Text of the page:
Antigua, Guatemala, Then and Now

A bunch of Guatemalan icons in the mural at the local Starbucks: coffee, textiles, quetzals, volcanoes, and hummingbirds.

This week, I’ve been in Antigua, Guatemala with my San Miguel BFF, Suzen. Antigua is one of those magical places that makes you wonder whether this is where you should be living (but I won’t be leaving my San Miguel!). Surrounded by volcanoes, Antigua is green and easy and full of young people. The city’s hill-free flat grid and architecture remind me of Patzcuaro and Oaxaca in Mexico, with single story colonial style buildings in soft colors. Like San Miguel, Antigua has cobblestone streets, a tree-filled plaza full of music, and random fireworks.

The Santa Catalina arch is a famous Antigua landmark. It was originally built to permit nuns to discreetly cross the street from one part of the convent to the other.

I’m sure you want a little background about the country. What is today called Guatemala was very Mayan until the Spaniards took over in 1524. After that, Antigua was the capital of the region that included most of what is now Costa Rica, Honduras, El Salvador, Nicaragua and southern Mexico. (Mexican mercenaries who arrived with the Spaniards named Guatemala, which means “place of trees”) In 1841, Guatemala became independent from Spain, but its occupation didn’t end. Because of Guatemala’s temperate climate and rich soil, the country was overtaken by agricultural corporations like the United Fruit Company (now, Chiquita Banana), which stole the land of indigenous people and enslaved them. Starving and powerless for years, in the 1950’s, indigenous communities began resisting large corporations and government. What followed was decades of war and violence sponsored by United States. If you want to read more about the experiences of Guatemala’s indigenous communities, I highly recommend I, Rigoberta Menchu. Menchu won the Nobel Peace Prize for her escape from poverty to become a leader of Guatemala’s civil rights movement.

Antigua has a bookstore with English language books! Here we see its owner, Troy modestly displaying a book about Guatemalan textiles (Huipils) written by San Miguel’s Lena Bartula.

Today, Guatemala is at peace, but its government is increasingly right wing and indigenous communities continue to be exploited. Although the country has experienced impressive economic growth, most of the gains have gone to the elite and corporations. Young Guatemalans are unlikely to accept this path so there is hope — and Guatemalans are proud of their heritage, as well Guatemalan coffee and chocolate. Everything else we’ve sampled here is wonderful, including the food, the folk art, and especially the kindness of the Guatemalan people.

Cool masks on display in a shop window

I would get up in the morning and I would say “How am I going to bother them today?” — Rigoberta Menchu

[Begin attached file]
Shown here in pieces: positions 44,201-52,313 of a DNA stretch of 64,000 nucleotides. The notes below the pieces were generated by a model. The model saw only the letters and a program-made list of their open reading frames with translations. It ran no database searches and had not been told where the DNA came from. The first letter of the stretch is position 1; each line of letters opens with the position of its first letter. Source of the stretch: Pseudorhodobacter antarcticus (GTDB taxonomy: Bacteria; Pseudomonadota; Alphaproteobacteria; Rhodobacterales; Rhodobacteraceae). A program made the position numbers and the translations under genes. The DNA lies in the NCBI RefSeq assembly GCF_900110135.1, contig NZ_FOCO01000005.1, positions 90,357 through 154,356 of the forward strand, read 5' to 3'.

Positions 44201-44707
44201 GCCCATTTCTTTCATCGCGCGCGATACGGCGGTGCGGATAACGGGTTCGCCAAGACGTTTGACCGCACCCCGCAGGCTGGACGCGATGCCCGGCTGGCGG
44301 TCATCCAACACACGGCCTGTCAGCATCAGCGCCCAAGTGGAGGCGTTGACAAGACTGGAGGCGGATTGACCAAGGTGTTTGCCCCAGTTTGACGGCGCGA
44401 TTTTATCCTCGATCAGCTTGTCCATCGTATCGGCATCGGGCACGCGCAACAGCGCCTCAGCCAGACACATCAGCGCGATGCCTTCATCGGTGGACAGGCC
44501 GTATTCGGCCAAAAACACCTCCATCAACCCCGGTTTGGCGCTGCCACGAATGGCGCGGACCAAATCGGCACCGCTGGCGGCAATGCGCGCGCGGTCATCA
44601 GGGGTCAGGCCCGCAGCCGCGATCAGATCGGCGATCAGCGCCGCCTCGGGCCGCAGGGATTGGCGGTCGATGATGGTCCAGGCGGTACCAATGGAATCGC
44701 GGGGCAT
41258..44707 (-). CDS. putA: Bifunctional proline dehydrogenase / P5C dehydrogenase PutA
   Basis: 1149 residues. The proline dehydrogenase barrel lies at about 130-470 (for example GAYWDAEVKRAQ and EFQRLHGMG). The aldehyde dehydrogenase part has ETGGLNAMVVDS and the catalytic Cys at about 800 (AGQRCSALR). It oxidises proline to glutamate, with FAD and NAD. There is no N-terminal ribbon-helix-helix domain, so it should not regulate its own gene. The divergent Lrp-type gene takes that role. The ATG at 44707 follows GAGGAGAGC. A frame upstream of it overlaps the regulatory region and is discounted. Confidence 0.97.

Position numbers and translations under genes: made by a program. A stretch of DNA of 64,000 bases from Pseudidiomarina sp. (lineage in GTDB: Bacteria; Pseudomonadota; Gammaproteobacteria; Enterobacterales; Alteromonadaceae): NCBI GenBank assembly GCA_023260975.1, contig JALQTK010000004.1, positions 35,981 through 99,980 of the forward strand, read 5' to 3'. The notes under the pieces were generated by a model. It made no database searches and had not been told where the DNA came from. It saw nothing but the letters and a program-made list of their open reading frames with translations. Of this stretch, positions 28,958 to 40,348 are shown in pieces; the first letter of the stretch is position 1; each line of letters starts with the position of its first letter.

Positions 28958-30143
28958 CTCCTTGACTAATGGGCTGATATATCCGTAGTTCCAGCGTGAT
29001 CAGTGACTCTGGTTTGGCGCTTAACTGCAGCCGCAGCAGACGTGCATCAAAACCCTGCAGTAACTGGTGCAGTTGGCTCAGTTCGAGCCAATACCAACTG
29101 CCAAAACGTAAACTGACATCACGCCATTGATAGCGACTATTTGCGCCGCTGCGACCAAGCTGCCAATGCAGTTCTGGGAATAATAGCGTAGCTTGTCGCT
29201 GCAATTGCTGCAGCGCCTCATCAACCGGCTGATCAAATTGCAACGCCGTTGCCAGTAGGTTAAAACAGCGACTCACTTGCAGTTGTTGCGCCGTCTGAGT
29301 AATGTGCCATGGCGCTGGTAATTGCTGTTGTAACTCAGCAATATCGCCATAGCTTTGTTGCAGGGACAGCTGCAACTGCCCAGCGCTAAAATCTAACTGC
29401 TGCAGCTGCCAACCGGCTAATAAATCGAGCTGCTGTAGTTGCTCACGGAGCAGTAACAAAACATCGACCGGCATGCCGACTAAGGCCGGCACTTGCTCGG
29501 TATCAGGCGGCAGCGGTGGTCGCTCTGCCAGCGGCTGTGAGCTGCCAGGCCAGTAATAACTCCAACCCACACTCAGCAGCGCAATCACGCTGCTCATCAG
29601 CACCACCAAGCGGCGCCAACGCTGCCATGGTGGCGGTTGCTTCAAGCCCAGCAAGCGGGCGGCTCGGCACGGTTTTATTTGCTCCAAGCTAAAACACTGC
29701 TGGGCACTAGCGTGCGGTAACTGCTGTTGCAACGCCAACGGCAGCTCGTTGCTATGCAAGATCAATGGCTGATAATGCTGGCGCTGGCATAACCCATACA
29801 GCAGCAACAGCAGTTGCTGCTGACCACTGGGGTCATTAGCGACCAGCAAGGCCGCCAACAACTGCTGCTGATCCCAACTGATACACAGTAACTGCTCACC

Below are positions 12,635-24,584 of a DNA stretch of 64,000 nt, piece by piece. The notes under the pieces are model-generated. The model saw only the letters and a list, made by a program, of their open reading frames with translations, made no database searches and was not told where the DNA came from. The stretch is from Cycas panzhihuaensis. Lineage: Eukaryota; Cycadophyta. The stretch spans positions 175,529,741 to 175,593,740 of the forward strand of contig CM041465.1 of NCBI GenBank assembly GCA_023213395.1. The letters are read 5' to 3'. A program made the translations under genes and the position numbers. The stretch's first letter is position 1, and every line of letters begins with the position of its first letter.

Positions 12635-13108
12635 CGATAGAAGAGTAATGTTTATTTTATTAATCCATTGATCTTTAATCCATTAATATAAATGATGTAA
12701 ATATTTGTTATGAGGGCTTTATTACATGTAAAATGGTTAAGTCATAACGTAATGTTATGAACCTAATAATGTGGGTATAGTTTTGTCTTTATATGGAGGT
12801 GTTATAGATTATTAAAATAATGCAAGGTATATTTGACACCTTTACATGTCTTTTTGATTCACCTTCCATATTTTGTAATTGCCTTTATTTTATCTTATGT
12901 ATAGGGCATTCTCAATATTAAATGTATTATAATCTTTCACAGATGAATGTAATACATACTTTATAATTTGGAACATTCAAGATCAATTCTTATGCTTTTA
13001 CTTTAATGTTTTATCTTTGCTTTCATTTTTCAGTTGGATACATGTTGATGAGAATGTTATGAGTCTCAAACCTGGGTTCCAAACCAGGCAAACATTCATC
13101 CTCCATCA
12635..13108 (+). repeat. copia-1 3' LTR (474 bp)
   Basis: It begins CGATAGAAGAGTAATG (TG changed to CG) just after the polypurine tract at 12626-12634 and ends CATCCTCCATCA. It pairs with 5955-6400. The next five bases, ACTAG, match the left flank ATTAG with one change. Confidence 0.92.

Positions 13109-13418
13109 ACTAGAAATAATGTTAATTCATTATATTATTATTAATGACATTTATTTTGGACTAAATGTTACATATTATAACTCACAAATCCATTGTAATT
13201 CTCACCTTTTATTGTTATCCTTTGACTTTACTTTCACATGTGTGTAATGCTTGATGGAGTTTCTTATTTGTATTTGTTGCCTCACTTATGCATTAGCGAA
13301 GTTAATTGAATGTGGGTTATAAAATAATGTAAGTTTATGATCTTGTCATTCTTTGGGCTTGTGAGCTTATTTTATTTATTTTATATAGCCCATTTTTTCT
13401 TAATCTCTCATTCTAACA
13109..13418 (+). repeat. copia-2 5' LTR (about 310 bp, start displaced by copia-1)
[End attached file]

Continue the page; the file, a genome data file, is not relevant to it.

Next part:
1. Oh, you never forget your first visit to Antigua…. You seem to have captured eloquently the spirit of the nation which has the highest percentage of indigenous population in the Americas. (Or is it Bolivia? No, def. Guate.). Enjoy yours travels and keep on taking us with you, Kim!

  2. It looks and sounds like a delightful city filled with good people. And I bet you welcome the more level terrain!

  3. What a great trip you had, and share here with your readers. Antigua is almost a second home for me, and now you must see why. Thank you for carrying my book to Antigua Books, and it’s super fabulous that you found a copy of I Rigoberto. It was the first book given to me on my first trip there, and forever changed anything else I may have thought about beloved “Guatelinda.”

  4. Unusually gentle description of the history of oppressors? Leaves me wanting to know more. Also has me thinking to seek out more info about how Guatemala and it’s people fit into the picture of economic and human rights migration in/through/from Central America now.

    1. Yes, of course, it’s much worse than I could describe in a blog posting. I am reading Bitter Fruit, which is an eye-opening account of some of it. I Rigoberta also describes the trauma of indigenous communities in the 1970s and 80s. Many Guatemalans are indeed heading north because the indigenous communities are now losing their land in the northern part of the country.You probably won’t find an article about that in the NYT but there is more here

    1. The tourism here feels very safe — the problems now are in the northern part of the country. There are tons of young backpackers here. And we just felt an earthquake! Guatemala has tons of them in between volcano eruptions!

  5. I’m so happy you made it there! Sean and I have been visiting Guatemala about every other year for the past 25 years or so. We’ve always loved Antigua and lake Atitlan. We’re in San Miguel now and have commented how it feels like a bit bigger fancier Antigua!

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